SSH with Multiple Interfaces - Kerberos

This is a discussion on SSH with Multiple Interfaces - Kerberos ; Hi there, I've currently fighting issues with a couple of multi-homed hosts on my network here. I've read the FAQ on this subject, and I'm still not sure what to do. http://www.faqs.org/faqs/kerberos-fa...ection-47.html The problem stems from the fact that our ...

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Thread: SSH with Multiple Interfaces

  1. SSH with Multiple Interfaces

    Hi there,

    I've currently fighting issues with a couple of multi-homed hosts on my
    network here.
    I've read the FAQ on this subject, and I'm still not sure what to do.

    http://www.faqs.org/faqs/kerberos-fa...ection-47.html

    The problem stems from the fact that our the host in question resides on
    both an internal (10.0.0.0/8) and external network (general internet),
    and has two host names associated with it;

    34.88.99.100 foogazzi.example.com
    10.0.0.1 foogazzi.office.example.com

    The office.example.com domain is obviously not generally accessible to
    the outside world. The principle application here is SSH, which will
    account for about 99% of the Kerberos enabled traffic. SSH appears to
    have some very large issues with multiple interfaces and SSH.

    If I set the DNS and Reverse DNS to correctly return the above values
    and add both host/principles to the key as you would expect, and tell
    the server that it's hostname is foogazzi.example.com, I get some
    interesting results.

    Logging in from the outside works fine.

    Logging in from the internal LAN does the following;

    edward@coughdrop:~$ ssh foogazzi.office.example.com
    Disconnecting: Protocol error: didn't expect packet type 34

    Essentially, the server complains that the client has handed it the
    ticket for the wrong host, and has bailed out.

    The other option I've tried is to tell the RDNS for the internal IP to
    return the external name. Eg;
    10.0.0.1 => foogazzi.example.com

    However, this gives me the following output;

    edward@black ~ $ ssh foogazzi.office.example.com
    Address 10.0.0.1 maps to foogazzi.example.com but this does not map
    back to the address - POSSIBLE BREAKIN ATTEMPT!
    Password:

    D'oh.

    Any suggestions?

    Regards
    Edward Murrell



    ________________________________________________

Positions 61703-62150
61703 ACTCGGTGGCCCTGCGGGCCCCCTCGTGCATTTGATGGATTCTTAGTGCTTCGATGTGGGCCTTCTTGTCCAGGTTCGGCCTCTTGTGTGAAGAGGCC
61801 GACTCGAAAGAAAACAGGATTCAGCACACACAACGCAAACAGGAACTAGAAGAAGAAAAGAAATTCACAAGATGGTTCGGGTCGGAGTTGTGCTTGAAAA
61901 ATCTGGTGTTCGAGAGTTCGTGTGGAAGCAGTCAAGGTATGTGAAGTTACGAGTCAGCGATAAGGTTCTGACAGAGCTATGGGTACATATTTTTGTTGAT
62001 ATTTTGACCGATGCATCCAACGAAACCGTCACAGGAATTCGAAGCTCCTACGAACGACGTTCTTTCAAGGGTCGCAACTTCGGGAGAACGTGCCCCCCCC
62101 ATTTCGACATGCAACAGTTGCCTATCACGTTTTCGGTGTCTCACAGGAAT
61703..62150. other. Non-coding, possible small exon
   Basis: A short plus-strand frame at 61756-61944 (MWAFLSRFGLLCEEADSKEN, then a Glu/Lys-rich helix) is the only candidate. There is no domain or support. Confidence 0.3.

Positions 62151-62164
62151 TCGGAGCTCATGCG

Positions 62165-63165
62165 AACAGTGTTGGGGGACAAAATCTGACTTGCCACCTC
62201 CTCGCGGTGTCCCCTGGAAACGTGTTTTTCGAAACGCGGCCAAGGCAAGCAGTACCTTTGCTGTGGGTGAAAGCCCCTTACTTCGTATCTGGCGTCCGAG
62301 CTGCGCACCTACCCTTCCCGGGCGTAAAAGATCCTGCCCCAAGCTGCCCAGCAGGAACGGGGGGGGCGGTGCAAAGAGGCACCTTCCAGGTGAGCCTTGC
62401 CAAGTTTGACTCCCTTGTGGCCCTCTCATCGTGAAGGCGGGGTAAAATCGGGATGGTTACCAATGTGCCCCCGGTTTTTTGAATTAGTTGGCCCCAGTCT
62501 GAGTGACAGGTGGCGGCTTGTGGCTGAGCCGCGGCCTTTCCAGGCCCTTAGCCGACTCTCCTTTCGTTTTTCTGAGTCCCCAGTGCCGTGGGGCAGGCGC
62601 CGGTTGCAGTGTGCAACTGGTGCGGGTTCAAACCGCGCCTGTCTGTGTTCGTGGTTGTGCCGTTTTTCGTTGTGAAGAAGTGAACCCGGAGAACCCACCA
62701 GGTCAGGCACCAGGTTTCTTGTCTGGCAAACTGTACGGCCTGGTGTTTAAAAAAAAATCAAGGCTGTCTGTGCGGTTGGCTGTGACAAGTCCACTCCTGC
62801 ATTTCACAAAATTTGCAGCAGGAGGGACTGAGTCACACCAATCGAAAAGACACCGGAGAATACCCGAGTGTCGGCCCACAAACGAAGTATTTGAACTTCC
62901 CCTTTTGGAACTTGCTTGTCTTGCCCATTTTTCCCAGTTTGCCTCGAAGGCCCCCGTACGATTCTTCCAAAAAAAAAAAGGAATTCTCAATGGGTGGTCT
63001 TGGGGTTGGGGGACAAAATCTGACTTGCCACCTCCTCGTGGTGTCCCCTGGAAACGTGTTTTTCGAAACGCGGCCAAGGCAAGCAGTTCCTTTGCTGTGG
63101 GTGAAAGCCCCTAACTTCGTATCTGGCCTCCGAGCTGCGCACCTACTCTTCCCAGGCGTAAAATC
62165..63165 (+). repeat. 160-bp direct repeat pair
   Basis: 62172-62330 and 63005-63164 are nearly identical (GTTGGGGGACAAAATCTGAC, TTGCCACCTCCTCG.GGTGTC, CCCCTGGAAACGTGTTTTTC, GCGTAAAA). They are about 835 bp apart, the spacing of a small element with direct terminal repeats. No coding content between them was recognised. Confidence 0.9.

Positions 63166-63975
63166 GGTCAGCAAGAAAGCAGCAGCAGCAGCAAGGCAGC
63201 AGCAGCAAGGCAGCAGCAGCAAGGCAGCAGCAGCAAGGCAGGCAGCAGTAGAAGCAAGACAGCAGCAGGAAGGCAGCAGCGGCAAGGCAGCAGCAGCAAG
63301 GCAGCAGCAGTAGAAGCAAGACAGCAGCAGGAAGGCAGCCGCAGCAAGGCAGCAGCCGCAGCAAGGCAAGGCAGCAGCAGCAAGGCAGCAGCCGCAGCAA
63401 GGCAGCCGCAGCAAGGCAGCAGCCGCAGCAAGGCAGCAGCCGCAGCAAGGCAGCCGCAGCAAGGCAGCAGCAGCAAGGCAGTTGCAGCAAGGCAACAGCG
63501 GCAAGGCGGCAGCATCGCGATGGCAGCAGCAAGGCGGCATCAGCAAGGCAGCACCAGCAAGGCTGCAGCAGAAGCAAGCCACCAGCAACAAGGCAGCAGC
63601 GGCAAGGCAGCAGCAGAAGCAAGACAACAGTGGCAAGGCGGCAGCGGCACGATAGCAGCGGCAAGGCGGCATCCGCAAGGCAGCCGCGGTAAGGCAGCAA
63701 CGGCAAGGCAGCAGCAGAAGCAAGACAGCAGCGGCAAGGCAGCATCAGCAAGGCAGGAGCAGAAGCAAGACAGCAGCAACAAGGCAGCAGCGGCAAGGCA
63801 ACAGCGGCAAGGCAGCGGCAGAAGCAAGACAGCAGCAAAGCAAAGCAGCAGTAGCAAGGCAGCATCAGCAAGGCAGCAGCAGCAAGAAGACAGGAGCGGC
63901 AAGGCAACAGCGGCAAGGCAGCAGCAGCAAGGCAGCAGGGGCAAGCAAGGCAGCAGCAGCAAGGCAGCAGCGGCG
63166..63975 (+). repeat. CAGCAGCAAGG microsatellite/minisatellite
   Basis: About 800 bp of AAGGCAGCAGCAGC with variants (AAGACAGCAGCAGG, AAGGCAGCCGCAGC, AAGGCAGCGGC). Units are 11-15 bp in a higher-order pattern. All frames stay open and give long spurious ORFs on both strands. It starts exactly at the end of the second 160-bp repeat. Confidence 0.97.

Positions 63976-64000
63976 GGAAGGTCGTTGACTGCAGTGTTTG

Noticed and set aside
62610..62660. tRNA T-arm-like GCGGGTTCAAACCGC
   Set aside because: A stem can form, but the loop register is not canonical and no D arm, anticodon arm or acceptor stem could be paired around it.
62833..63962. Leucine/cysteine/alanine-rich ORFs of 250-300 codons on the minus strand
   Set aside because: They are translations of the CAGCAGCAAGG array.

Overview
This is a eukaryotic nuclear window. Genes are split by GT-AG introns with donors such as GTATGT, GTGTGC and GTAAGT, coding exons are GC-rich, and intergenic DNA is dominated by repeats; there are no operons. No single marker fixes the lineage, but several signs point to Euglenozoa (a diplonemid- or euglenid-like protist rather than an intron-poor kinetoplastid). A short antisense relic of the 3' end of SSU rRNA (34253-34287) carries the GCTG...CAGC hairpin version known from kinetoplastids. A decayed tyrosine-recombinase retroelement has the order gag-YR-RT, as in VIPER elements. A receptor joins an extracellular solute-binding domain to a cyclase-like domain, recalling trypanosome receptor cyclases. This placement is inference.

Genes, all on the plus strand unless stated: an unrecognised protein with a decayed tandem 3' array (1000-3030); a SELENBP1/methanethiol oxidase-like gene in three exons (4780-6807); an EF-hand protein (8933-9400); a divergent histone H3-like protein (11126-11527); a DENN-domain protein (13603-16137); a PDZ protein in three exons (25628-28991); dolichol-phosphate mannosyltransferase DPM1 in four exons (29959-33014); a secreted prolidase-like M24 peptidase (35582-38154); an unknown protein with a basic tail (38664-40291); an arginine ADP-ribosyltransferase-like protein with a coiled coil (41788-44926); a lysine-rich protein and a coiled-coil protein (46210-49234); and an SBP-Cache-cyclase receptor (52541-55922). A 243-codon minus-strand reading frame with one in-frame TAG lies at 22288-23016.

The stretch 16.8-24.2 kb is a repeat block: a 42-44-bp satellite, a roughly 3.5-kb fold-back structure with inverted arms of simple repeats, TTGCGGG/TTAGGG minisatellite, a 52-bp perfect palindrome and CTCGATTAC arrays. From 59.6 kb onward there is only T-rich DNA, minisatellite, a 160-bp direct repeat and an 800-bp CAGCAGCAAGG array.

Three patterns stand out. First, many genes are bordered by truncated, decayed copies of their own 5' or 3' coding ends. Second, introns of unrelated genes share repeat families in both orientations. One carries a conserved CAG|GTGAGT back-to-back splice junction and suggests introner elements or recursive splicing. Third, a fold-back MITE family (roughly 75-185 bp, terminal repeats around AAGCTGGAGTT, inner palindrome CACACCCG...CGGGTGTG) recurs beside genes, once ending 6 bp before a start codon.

Kerberos mailing list Kerberos@mit.edu
    https://mailman.mit.edu/mailman/listinfo/kerberos


  2. Re: SSH with Multiple Interfaces

    Since I googled for this, and couldn't find anything, I thought I post
    my results.

    Essentially, you have to set the hostname to the external interface,
    because otherwise anyone on the general internet will not ever see the
    internal DNS name (assuming you're keeping your internal DNS off the
    internet, a not uncommon practice).

    Continuing on with the example I used below, DNS needs to be set up the
    following way:

    foogazzi.example.com => 34.88.99.100
    foogazzi.office.example.com => 10.0.0.1
    => 34.88.99.100
    34.88.99.100 => foogazzi.example.com
    10.0.0.1 => foogazzi.example.com

    hostname (set with /etc/hostname): foogazzi.example.com

    Essentially, you're saying that everything points to the external name,
    and when SSH does forward and back DNS checks, everything correctly
    checks out, but still allowing the forward DNS from the internal LAN to
    work properly.

    I hope this helps someone in the future.

    Regards
    Edward Murrell

    Edward Murrell wrote:
    > Hi there,
    >
    > I've currently fighting issues with a couple of multi-homed hosts on my
    > network here.
    > I've read the FAQ on this subject, and I'm still not sure what to do.
    >
    > http://www.faqs.org/faqs/kerberos-fa...ection-47.html
    >
    > The problem stems from the fact that our the host in question resides on
    > both an internal (10.0.0.0/8) and external network (general internet),
    > and has two host names associated with it;
    >
    > 34.88.99.100 foogazzi.example.com
    > 10.0.0.1 foogazzi.office.example.com
    >
    > The office.example.com domain is obviously not generally accessible to
    > the outside world. The principle application here is SSH, which will
    > account for about 99% of the Kerberos enabled traffic. SSH appears to
    > have some very large issues with multiple interfaces and SSH.
    >
    > If I set the DNS and Reverse DNS to correctly return the above values
    > and add both host/principles to the key as you would expect, and tell
    > the server that it's hostname is foogazzi.example.com, I get some
    > interesting results.
    >
    > Logging in from the outside works fine.
    >
    > Logging in from the internal LAN does the following;
    >
    > edward@coughdrop:~$ ssh foogazzi.office.example.com